Today the National Park Service is trending on Twitter thanks to the agency’s Centennial Celebration. As part of the effort to publicize the importance of the National Park system, admission to all National Parks is free August 25-28.
America’s national parks represent a tremendous accomplishment for conservation. Whether they will still represent that 100 years from now is an open question, given the embrace of mass immigration by the same elites that once made preservation of wild open spaces a priority.
The first casualty of our lack of serious immigration policy has been National Parks, National Forests, and National Monuments along our southern border. From the early 2000s on, these federal lands became smuggling routes for a flood tide of drugs and illegal immigrants.
The remote and rugged nature of these areas lend themselves to smuggling operations; and as a result they have become the preferred route for human and drug traffickers seeking a way around tougher border enforcement in California, where sections of a completed border fence made smuggling too difficult.
Ten years ago the Economist noted that smuggling was a serious problem in these ecologically delicate areas:
Rangers must worry not only about rescuing lost hikers and conserving nature, but also about security. Elsewhere in Texas, officials at Padre Island National Seashore, working with the Coast Guard and other agencies, seize about 25,000lb of marijuana each year from incoming boats.
The worst-hit place is Organ Pipe Cactus National Monument in Arizona, which is part of the parks system. In 2002 a young ranger on patrol there was killed by drug dealers.
In 2009, the Center for Immigration Studies publicized the results of putting cameras along smuggling corridors through Coronado National Forest, situated in remote Southeastern Arizona. As a result, Republican members of Congress wrote a letter to the DHS that said in part:
Comprised of wildlife refuges, national parks and national forests, these lands represent some of the most culturally and environmentally sensitive areas in the country. Due to their sparse population, lack of development, and location on the border, these lands often serve as gateways for illegal aliens, smugglers, and possibly terrorists to enter the United States.
Given the magnitude of our underlying concerns, we are writing to request information relating to agreements between DHS and Department of the Interior agencies and the U.S. Forest Service. In particular, we respectfully request information concerning USBP access to lands under the jurisdiction of these agencies, including USBP’s ability to patrol these areas and install important surveillance and communication equipment.
The response at the border, in particular the buildup of resources in certain areas of Arizona and New Mexico, shows that given the resources, the border can be secured.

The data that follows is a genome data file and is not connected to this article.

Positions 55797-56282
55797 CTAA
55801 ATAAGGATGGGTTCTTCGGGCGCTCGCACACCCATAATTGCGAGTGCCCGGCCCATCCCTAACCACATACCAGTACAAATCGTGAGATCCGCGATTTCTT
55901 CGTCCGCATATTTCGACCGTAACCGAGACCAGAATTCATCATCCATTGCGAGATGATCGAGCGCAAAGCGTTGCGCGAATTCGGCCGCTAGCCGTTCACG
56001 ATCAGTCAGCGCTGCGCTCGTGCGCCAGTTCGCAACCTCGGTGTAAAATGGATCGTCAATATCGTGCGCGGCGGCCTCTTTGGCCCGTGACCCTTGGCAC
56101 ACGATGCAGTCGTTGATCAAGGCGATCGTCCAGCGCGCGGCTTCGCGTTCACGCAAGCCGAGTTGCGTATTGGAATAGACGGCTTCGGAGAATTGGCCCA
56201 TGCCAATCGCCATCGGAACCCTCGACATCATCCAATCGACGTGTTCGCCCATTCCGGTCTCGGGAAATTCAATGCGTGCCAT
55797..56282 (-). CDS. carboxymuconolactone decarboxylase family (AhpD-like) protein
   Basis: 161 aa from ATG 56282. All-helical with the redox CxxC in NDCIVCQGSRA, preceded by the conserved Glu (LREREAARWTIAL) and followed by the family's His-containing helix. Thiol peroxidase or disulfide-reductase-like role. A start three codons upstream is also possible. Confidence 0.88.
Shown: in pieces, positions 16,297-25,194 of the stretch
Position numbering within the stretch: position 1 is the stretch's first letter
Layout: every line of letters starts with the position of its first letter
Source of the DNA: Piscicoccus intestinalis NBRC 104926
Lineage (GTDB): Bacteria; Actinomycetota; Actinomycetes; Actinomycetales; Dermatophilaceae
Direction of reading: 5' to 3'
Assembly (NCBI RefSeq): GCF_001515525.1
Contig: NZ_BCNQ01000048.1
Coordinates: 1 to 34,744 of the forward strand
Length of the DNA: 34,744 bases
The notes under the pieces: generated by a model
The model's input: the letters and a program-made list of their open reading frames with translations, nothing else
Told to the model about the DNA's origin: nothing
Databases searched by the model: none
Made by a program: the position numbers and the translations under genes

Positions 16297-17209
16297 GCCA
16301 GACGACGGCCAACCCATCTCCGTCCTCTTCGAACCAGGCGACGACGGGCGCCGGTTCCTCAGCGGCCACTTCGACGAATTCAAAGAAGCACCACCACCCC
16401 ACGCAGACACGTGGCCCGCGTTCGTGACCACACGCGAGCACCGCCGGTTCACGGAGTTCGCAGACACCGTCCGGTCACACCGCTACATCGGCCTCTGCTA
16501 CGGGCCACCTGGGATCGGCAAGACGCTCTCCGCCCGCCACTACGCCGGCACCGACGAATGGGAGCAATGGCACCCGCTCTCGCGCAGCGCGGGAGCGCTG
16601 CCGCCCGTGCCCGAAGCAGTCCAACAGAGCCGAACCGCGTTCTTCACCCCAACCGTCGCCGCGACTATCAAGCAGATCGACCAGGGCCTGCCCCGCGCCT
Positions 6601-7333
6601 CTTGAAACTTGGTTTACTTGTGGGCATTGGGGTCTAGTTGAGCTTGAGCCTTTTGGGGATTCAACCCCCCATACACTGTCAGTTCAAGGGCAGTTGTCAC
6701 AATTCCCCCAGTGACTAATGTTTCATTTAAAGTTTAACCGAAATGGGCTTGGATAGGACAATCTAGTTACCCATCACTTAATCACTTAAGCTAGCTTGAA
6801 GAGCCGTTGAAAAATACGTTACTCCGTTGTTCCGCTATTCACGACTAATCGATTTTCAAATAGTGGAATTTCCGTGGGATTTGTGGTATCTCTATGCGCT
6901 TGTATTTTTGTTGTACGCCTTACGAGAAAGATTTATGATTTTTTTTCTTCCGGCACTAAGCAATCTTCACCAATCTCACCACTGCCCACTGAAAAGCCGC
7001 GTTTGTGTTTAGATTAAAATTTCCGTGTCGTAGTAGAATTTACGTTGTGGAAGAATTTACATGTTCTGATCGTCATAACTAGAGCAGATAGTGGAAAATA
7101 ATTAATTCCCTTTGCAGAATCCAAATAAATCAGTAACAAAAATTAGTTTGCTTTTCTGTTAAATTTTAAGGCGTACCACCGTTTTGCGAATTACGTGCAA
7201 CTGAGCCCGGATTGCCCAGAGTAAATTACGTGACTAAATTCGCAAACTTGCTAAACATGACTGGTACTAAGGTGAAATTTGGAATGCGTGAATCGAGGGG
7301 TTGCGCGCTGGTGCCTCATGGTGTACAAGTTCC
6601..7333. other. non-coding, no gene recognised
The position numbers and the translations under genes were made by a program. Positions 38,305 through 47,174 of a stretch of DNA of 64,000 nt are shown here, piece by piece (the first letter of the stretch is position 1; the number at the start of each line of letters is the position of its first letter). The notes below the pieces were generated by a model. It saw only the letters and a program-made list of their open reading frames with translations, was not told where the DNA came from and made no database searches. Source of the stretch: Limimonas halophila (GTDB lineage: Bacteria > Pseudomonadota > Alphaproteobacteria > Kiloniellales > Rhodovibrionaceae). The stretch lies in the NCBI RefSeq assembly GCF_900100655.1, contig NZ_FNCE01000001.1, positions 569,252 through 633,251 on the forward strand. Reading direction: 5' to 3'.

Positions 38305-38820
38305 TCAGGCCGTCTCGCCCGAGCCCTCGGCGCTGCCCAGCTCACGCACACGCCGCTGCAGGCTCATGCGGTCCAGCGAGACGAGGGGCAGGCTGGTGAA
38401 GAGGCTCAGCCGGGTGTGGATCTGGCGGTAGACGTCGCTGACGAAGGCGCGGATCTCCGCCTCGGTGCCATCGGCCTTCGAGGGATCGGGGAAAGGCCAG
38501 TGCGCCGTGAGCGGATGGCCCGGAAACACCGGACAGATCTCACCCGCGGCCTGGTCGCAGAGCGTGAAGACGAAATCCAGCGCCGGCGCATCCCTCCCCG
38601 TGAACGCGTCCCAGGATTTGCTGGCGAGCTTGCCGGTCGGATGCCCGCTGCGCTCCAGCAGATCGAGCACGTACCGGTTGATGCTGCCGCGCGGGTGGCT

Recent reports from this year indicate that in response to increased Border Patrol presence, parks and wilderness areas are now much safer than they were before.
Caution: “Smuggling and illegal immigration may be encountered in this area.”
Visitors to state and national parks, monuments and memorials in Southern Arizona have undoubtedly seen these signs posted along popular hiking trails. The sites near the Mexico border are great spots to find hiking, bird watching and camping, but also provide the perfect place for undocumented immigrants and drug smugglers to cross into the U.S.
However, visitors are unlikely to see any illegal border activity. One reason: Border Patrol now has an operating base inside the Coronado National Memorial in Sierra Vista, which has led to more officers being assigned to the park to help reduce illegal border activity.
“Visitors don’t often see it because (immigrants) try to avoid established trails and they usually travel by night,” said Christopher Bentley, park ranger at the Coronado National Memorial near Sierra Vista, which is only open during daylight hours.
According to Bentley, safety has improved drastically since 2003, when Coronado was named one of 10 deadliest U.S. parks by the Fraternal Order Police’s park ranger association.
The impact of increased patrols, manpower and fencing in securing these national resources shows that actually enforcing our border protects the environment, contrary to claims by some environmental groups that fencing and patrols would harm these areas.
However, despite increased patrols in high visibility areas like national parks, there has been a consistent diminishment in enforcement in most places along the border that threatens local ecologies and long-term environmental sustainability.